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No, Low Income Texans Aren’t Taking “Abortion Vacations”

No, Low Income Texans Aren’t Taking “Abortion Vacations”

Since the passage of HB 2, the Texas bill that not only banned abortion after 20 weeks post conception but also made it impossible to run a clinic that provides abortions unless it is a qualified ambulatory surgical center and houses a doctor with admitting privileges to a hospital within 30 miles of the building, the situation for those seeking an abortion in the state has grown dire. With the announcement of even more clinic closures, there are now less than 20 clinics operating in the state, and, by the time all of the rules and regulations are put into effect, that number is expected to be a mere six clinics in just five cities serving the entirely of Texas.

With clinic access non-existent now in areas of the state like west Texas or the Rio Grande Valley, and expected to get even worse by November, terminating an unwanted pregnancy is now more than just going an having a procedure done. It’s arranging the multi-hour drive to the nearest city (sometimes out of state), planning the overnight stay to adhere to the 24 hour wait after an ultrasound, if necessary (and it usually is). It’s arranging care for other children, if she has them, which many do. It’s a massive amount of financial investment, planning and coordinating all in order to access a legal procedure that is still at this moment considered a constitutional right.

Most people would call that a ridiculous amount of hoops to jump through all in an attempt to force a pregnant person to fail and then carry a pregnancy to term. The Daily Caller? They call it an “abortion vacation.”

Writing a willfully offensive and ignorant column about the trials of those who are now finding it almost beyond their reach to enact their legal right to obtain an abortion, Daily Caller columnist Eric Owen reports on a new effort by a Texas group to try to help low income pregnant people get the resources they need to make it to a clinic.Fund Texas Women is a non-profit headed by a college student that helps pregnant people navigate the landscape to obtain an abortion in or out of the state, based on their gestation and procedure needs, coordinating whatever bus or air travel and hotel stays are necessary but often financially out of reach for these patients.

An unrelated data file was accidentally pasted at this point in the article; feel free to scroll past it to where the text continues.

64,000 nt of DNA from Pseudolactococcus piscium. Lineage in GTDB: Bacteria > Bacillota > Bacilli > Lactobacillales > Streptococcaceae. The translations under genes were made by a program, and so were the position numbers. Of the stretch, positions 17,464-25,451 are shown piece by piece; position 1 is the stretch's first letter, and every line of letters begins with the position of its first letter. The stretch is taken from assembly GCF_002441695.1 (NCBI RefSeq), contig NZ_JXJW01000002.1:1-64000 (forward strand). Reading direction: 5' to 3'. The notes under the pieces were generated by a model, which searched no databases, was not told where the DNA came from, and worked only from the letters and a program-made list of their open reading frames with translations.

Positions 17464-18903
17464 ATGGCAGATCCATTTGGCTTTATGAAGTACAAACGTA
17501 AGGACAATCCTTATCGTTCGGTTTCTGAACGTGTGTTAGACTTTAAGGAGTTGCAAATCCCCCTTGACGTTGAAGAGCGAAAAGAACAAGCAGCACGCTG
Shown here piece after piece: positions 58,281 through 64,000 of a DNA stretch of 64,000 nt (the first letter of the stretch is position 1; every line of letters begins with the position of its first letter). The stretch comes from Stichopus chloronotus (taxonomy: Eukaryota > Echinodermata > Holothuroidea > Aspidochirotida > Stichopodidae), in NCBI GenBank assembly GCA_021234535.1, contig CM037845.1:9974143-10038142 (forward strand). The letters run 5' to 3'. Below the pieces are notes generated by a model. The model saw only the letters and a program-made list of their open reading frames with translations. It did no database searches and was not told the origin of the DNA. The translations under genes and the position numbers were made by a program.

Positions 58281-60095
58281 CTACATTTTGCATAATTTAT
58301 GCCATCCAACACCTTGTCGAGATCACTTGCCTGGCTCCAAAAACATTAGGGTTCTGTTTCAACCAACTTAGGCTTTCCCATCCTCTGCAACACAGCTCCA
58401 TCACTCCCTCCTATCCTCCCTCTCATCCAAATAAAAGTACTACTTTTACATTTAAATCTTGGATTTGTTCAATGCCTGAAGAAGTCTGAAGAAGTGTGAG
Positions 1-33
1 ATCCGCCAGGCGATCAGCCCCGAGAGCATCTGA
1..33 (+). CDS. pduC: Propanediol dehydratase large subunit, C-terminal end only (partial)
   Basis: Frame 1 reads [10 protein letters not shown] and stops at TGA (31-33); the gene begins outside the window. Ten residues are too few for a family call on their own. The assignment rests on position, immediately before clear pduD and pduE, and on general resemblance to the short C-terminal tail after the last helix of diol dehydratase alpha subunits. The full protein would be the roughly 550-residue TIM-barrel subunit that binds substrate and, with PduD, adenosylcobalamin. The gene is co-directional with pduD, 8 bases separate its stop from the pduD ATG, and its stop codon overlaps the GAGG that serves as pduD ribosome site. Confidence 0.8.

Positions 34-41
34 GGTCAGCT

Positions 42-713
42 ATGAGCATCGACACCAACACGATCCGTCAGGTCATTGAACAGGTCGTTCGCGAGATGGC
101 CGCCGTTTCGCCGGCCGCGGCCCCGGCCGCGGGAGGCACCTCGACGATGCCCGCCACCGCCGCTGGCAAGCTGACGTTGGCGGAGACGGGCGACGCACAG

“Since its founding on Nov. 8, the organization has spent approximately $10,000 to send 35 women on abortion vacations,” writes Owens in an article entitled “Abortion Tourism Is Now a Thing In Texas.””The group pays for airfare, bus tickets, hotel accommodations and various other expenses.”

Yes, apparently being forced to leave your home for two days at a minimum in order to get an abortion while relying on financial help from outsiders, is a “vacation” now. A fun, relaxing jaunt.

The “abortion tourism” line has sadly become a common one as clinic access grows more and more limited in the country. Albuquerque, N.M., the home of only three clinics that provide the third trimester abortions often sought by families seeking to terminate fetuses with severe anomalies, was designated the “late term abortion capital of the world“by abortion opponents seeking to pass a 20 week abortion ban by popular vote last fall (the vote failed). “Abortion tourism“has also long been used as a term in Europe, where women from countries like Ireland who have full abortion bans in place are forced to go to neighboring countries like England to terminate an unwanted pregnancy.